Leakers Mess With the Trump Investigation

Insiders need to shut up if they want the public to trust the results.

Listening for leaks has gotten more sophisticated.

Source: Keystone/Getty Images

I wrote last week about the ethics of leaking. I did not imagine that I would be returning to the topic so soon. The raft of stories telling us that President Donald Trump faces investigation for possible obstruction of justice, though, requires that I revisit the theme. The commentariat is all agog over the news. But I’m concerned about the news behind the news.

Yes, I am deeply troubled at the possibility that the president of the United States may have committed a crime. Still, people were already choosing up sides on that one before the latest leak, and I doubt that anyone’s mind is going to change soon. A presidential obstruction of justice would constitute a serious challenge to both the rule of law and the proper functioning of democracy. But this column is not about that doleful thought. It’s about a different threat to democracy: the fact that the leak occurred at all. That fact, except among partisans, does not seem to me to be eliciting sufficient outrage.

In my earlier column, I argued that leakers are essentially liars. They want the benefit of being trusted with confidences without suffering the cost of keeping what they know to themselves. They sit in meetings and review documents and implicitly promise to keep the secrets, but their actual plan is to decide for themselves which juicy nugget to share with others. In philosophical terms, the leaker always does a moral wrong to the person who entrusted him with the secret.

But like most moral wrongs, the leak can be excused if the cause is sufficiently vital. Consider the corporate whistle-blower who brings to the authorities details of horrific misfeasance by his employer. I argued last time that one might plausibly excuse, for example, the leaks by former FBI Director James Comey, who explained his conduct as an effort to force the appointment of a special counsel to look into links between Russia and the Trump campaign. 1  Perhaps others in the rash of leakers in recent months had the same motive.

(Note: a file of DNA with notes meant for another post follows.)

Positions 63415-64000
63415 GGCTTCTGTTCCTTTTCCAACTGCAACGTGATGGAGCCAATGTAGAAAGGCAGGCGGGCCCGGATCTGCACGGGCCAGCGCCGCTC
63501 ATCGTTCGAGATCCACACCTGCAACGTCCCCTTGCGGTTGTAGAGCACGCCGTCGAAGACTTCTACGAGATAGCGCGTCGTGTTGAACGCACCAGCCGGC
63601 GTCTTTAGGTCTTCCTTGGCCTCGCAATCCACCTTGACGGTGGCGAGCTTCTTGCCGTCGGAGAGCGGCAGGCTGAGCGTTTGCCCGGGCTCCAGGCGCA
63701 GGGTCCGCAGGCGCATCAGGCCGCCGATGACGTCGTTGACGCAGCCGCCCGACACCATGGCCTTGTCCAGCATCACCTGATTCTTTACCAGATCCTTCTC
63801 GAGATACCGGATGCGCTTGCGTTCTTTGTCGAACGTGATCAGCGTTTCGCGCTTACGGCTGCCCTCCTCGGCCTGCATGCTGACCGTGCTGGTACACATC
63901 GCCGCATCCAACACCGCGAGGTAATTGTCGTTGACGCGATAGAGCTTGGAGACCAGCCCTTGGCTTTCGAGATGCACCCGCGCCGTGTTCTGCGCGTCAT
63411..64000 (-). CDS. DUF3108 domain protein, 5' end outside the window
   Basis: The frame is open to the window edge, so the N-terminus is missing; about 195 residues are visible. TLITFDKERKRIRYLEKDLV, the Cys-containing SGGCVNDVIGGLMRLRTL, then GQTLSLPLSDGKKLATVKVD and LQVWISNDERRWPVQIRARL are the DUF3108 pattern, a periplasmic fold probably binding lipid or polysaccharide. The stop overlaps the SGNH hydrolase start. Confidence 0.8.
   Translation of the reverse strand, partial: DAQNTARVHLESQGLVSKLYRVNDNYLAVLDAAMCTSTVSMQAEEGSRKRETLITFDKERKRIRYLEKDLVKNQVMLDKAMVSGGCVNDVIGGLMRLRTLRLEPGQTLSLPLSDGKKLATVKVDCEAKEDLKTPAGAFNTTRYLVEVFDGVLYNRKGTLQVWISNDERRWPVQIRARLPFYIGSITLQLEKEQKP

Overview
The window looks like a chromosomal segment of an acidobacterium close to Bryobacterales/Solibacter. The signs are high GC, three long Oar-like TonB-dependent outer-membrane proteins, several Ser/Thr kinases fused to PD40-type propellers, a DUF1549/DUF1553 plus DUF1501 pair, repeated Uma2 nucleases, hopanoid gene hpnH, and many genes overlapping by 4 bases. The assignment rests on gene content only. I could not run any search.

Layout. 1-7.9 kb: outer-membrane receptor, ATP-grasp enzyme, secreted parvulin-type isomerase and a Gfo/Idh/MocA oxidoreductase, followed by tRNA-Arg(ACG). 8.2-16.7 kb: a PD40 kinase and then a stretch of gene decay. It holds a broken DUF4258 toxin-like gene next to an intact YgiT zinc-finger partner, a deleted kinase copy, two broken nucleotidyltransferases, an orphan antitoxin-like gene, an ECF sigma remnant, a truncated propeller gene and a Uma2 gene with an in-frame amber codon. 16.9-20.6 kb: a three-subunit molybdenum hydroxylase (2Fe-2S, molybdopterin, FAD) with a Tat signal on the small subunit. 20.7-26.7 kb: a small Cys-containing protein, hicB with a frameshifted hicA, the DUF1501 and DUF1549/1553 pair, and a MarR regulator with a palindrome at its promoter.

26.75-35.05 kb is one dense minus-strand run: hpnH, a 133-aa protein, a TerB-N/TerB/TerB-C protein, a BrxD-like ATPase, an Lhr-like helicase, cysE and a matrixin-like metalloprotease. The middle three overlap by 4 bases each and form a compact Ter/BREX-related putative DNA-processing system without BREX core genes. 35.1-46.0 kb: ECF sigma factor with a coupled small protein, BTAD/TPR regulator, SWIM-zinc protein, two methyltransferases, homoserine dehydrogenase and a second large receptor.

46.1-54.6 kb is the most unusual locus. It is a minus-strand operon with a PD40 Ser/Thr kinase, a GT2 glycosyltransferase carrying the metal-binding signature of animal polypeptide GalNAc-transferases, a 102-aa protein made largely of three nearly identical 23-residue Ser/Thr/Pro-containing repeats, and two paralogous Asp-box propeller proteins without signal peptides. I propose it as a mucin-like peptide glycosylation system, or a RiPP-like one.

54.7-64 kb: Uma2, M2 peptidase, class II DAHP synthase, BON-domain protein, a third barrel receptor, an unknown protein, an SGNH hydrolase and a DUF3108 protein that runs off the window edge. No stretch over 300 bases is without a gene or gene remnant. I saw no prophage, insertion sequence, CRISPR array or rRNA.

You can decide for yourself whether the motive is sufficient to justify the underlying lie. In any case, now that special counsel Robert Mueller III has begun his investigation, that rationale no longer exists. The individual who leaks what’s going on inside the investigation has no excuse. To share the special counsel’s secrets with a reporter is self-indulgence. To go to work the next day is to intensify the underlying wrong.

One might object that the public has the right to know what the prosecutor is doing, but this seems to me mistaken, at least in the short run. The reason to have an investigation is to take the time to work out what’s happened. Leaks from within make the job of finding the truth that much harder. In other contexts, prosecutors have rightly been sanctioned by judges for leaking to the press details of their investigations. Here, the identity of the leaker makes little difference. Once we know that the special counsel’s office -- or perhaps the Federal Bureau of Investigation -- lacks the capacity to keep its secrets, the cost to the witness of cooperating goes up. Now anyone the prosecutors want to interview must weigh the possibility that what he or she says will wind up on the front page of tomorrow’s paper. 2